Now it’s time to frost the cake: place about 1 tablespoon down onto onto the cake stand and spread out. Invert cake onto the cake stand, add about ½ heaping cup frosting between each layer, repeat with each cake, then frost the top and sides of the cake with the remaining frosting. Decorate cake with pecans and shredded coconut on top. Once you are done frosting, place the cake to the fridge. Cake will stay good for 5-7 days in the fridge, and should be covered to ensure freshness. Serves 16.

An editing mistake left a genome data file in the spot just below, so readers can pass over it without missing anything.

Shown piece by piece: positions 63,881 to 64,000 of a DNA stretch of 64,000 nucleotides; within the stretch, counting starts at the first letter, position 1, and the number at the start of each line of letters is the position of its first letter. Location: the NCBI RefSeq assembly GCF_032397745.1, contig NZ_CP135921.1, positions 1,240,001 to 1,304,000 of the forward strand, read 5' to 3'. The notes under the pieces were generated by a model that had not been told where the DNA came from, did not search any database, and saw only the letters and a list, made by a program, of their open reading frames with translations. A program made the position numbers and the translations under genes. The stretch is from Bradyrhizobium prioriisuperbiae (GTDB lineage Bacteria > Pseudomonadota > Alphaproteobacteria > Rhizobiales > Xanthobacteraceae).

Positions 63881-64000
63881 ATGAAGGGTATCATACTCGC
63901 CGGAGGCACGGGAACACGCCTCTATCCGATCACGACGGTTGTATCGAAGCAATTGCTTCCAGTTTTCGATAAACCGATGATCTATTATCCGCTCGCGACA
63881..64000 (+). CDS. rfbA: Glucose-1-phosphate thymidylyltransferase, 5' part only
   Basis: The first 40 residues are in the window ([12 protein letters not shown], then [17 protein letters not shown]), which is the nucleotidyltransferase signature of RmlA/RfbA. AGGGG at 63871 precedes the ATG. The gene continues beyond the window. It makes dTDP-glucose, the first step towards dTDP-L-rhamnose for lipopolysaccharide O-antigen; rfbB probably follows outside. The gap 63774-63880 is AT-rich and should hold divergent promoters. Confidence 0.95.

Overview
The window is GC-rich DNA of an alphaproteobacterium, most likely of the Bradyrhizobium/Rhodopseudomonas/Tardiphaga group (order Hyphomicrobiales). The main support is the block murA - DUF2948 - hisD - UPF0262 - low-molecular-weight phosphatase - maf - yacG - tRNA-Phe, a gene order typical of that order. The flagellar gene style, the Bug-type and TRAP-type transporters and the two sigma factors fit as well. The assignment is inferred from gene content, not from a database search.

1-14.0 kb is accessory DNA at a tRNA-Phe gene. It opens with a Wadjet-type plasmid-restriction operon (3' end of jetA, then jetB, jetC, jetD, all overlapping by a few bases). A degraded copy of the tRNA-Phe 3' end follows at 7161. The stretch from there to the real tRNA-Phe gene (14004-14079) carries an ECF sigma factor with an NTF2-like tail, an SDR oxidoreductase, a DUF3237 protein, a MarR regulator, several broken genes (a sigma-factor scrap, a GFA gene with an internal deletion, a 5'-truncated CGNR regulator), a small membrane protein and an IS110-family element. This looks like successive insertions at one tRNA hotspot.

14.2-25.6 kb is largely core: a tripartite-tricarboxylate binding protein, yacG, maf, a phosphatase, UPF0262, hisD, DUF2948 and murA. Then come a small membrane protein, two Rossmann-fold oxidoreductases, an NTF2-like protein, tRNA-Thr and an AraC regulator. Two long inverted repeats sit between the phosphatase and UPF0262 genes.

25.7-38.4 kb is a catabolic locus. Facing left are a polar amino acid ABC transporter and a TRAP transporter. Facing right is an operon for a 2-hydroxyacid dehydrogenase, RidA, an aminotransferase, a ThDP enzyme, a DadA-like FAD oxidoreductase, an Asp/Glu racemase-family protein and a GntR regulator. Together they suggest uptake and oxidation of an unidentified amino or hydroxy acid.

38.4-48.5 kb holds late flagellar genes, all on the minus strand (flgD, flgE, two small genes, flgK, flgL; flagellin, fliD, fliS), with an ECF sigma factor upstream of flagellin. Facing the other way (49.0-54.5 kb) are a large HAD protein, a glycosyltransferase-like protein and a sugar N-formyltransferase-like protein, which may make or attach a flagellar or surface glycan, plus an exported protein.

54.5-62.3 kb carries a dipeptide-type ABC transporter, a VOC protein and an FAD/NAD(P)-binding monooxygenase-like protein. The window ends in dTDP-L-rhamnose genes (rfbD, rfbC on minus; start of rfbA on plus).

There’s a Hebrew prayer in Judaism that we are supposed to say upon waking up each morning. I’ve been saying it with my kids for years on the drive to school. We say it in Hebrew then our own loose translation of it, which is , ”Thank you, Hashem, for this beautiful day”. If it’s raining, sunny, or has other obvious defining characteristics we insert that adjective too. It’s a lovely tradition I started many years ago en route to preschool with my oldest. The ride to school is fast, but even if we could sneak in a line or two about how the rain is beautiful because it helps things grow, then I’d feel it was the right way to start the day. After all, what is prayer without proper intention, and there’s no better lens of gratitude than the pure mind of a child.